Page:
Heart 2 Heart Hugs distributes clothing to needy children

Distribution ambassadors, Dawn Hall, left, and Eunice Wodard of Appoquinimink School District select donated clothes during the Heart 2 Heart Hugs at the George Massey Station in Dover on Tuesday. (Delaware State News/Marc Clery)

DOVER — Valentine’s Day is often reserved for romantic encounters, expensive dinners and all things Cupid-related.

For the members of the Governor’s Advisory Council for Exceptional Citizens and its many community partners, Valentine’s Day is a time to show a different kind of love.

It is the day when GACEC distributes donated items from its Heart 2 Heart Hugs campaign, which focuses on providing essentials to more than 1,000 kids and young adults in Delaware who are homeless or in foster care.

“It’s wonderful,” said Wendy Strauss, executive director of GACEC. “Every year I’m like, ‘I’m too tired to do this,’ but when you see this day happen and it comes about I’m like, ‘Oh my gosh, how can we not do this?’

“It makes a world of difference. The joy that it brings to the children is so overwhelming.”

So GACEC distributed newly made coats, blankets, scarves, gloves and fleece items at George Massey Station in downtown Dover on Tuesday to enable hundreds of children to be a little bit warmer this winter.

Distribution ambassador Stacey Lowe with Community Schools and Woodward High School selects donated clothes during the Heart 2 Heart Hugs at the George Massey Station in Dover on Tuesday. (Delaware State News/Marc Clery)

Ambassadors from several school districts throughout the state were on hand to fill and take bags of items back to their schools whose contents they will see end up in the right hands.

Dover Mayor Robin R. Christiansen attended the distribution event for the third year in a row and was taken back by its growth.

“Just look around the room at all of the items that are here,” Mayor Christiansen said. “Do you know what that tells me? How appropriate that we are here on Valentine’s Day.

“Delawareans, despite what a lot of people say about us, have a big heart and are very generous.”

Statistics from the Delaware Department of Education showed that in the 2014-15 school year there were 18,756 students receiving special education services.

Roughly one-third of those students were homeless or in foster care. And the numbers appear to be increasing.

The Heart 2 Heart Hugs program began seven years ago as a sleeping bag campaign. Then it morphed into sleeping bags, pajamas and books for a couple of years (pajamas and books didn’t go over quite so well, said Ms. Strauss) before evolving into its current state three years ago.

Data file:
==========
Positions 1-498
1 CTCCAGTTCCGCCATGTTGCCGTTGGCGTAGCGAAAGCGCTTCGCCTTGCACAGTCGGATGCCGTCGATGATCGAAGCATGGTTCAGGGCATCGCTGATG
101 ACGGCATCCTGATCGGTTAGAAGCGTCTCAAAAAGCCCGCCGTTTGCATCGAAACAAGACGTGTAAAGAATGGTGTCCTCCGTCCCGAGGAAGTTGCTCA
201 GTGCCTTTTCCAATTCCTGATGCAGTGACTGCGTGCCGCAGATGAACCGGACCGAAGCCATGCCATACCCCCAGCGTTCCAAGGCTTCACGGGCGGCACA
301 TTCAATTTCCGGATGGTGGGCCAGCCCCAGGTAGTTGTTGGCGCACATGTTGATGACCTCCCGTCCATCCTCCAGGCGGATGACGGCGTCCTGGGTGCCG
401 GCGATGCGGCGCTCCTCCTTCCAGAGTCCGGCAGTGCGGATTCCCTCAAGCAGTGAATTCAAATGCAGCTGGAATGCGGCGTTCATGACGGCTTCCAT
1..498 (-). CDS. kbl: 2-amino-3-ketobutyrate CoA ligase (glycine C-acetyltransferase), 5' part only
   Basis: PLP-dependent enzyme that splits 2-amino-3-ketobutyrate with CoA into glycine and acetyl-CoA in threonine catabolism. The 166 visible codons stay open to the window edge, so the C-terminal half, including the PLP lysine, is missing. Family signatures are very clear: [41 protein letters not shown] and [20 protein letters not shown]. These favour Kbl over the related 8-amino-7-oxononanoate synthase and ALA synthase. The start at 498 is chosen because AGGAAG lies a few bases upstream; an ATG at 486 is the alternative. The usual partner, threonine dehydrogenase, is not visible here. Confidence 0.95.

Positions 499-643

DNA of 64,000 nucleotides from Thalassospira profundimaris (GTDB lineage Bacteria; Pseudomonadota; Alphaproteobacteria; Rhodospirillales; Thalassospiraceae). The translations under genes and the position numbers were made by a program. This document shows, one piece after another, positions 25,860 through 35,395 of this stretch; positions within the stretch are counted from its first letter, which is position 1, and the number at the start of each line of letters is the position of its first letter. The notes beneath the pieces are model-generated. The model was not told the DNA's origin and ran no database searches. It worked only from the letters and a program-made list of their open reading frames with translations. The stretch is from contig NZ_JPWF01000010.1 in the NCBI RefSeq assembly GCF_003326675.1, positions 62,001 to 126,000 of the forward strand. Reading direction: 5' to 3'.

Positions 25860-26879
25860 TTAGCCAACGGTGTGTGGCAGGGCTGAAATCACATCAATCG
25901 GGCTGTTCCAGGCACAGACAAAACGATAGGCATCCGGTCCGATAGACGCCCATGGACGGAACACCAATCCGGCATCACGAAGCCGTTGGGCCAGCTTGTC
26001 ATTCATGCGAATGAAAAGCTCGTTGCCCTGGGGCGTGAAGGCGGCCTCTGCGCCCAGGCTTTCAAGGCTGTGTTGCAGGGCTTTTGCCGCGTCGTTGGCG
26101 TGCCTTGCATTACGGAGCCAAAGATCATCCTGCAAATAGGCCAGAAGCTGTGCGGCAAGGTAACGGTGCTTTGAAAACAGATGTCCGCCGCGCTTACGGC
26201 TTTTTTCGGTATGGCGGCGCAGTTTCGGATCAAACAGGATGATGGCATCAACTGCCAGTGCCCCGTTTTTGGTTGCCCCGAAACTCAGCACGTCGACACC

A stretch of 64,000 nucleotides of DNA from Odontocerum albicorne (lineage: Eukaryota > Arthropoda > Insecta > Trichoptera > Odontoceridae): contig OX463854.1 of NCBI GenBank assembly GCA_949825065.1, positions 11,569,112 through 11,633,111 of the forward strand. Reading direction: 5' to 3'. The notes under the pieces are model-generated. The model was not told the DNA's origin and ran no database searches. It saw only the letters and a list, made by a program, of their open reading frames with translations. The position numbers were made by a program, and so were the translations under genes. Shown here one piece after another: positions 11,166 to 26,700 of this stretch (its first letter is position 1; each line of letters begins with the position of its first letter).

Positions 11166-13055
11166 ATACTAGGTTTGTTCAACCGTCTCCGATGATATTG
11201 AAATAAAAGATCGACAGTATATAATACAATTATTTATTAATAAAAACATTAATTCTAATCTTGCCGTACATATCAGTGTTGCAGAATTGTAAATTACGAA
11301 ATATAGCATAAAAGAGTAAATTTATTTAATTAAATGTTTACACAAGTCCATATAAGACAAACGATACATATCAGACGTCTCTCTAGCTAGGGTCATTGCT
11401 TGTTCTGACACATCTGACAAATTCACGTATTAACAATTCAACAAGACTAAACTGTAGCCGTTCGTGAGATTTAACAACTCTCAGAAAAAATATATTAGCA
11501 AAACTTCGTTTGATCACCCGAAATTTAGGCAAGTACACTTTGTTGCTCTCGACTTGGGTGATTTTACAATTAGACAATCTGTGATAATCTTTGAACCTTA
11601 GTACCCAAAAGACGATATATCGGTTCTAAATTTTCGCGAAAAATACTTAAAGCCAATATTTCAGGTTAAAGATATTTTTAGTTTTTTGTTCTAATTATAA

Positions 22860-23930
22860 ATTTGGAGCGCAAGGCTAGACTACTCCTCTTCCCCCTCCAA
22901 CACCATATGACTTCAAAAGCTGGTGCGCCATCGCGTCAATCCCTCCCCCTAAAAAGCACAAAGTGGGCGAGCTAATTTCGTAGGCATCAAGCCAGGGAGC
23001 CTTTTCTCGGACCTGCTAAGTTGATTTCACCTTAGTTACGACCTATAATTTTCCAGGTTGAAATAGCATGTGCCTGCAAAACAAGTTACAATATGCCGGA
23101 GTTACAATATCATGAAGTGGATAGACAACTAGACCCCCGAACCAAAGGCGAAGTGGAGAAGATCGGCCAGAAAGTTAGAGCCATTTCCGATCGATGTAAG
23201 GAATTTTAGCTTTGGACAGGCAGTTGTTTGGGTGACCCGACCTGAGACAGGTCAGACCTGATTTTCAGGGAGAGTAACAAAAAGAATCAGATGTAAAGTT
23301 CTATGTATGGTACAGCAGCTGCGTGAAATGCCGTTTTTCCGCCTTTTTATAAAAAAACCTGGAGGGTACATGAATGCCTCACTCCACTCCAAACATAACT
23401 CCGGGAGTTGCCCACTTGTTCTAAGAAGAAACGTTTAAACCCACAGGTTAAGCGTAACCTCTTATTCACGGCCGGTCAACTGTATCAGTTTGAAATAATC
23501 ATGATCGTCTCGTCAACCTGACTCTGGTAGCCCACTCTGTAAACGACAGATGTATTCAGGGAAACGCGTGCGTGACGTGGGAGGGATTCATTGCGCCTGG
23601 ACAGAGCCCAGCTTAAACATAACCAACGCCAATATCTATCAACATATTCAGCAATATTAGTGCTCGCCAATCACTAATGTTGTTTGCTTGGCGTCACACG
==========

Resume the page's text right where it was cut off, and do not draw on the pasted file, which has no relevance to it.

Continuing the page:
Distribution ambassador Allison Sheppard with Colonial School District selects donated clothes during the Heart 2 Heart Hugs at the George Massey Station in Dover on Tuesday. (Delaware State News/Marc Clery)

“Natalie Way (from William Henry) and I were talking three years ago and we decided we wanted to call it something different,” Ms. Strauss said. “That’s where we came up with Heart 2 Heart Hugs.

“Now we say we are collecting hearts and collecting hugs because all the warm things are hugging the kids that people are giving their belongings to.”

There were lots of warm things distributed Tuesday, including more than 1,000 coats, 431 blankets, 148 pairs of socks, 222 mittens, 100 sweatsuits and fleece outfits, and more.

Ambassadors also collected hygiene and dental bags for the children.

Shirley Roberts, director of Family Services for the state’s Department of Services for Children, Youth and their Familes, said being able to be tucked into a warm bed can provide a child with some of their fondest memories.

GACEC Executive Director Wendy Strauss talks with distribution ambassadors during the Heart 2 Heart Hugs at the George Massey Station in Dover on Tuesday. (Delaware State News/Marc Clery)

“For kids who come to foster care it’s very difficult for them, and to have a partnership in the community like this program is amazing,” she said.

Mayor Christiansen applauded the group’s collective efforts and urged them to press on with their endeavors while solutions are still being looked at in solving the homeless problem in Delaware.

“As long as you all continue to participate and touch on the generosity of our fellow citizens here in the state of Delaware and the city of Dover, then these people who are less fortunate than we are — particularly the children who are our future — will know that they are loved and will get a hug,” he said.

Delaware State News staff writer Mike Finney can be reached at mfinney@newszap.com.

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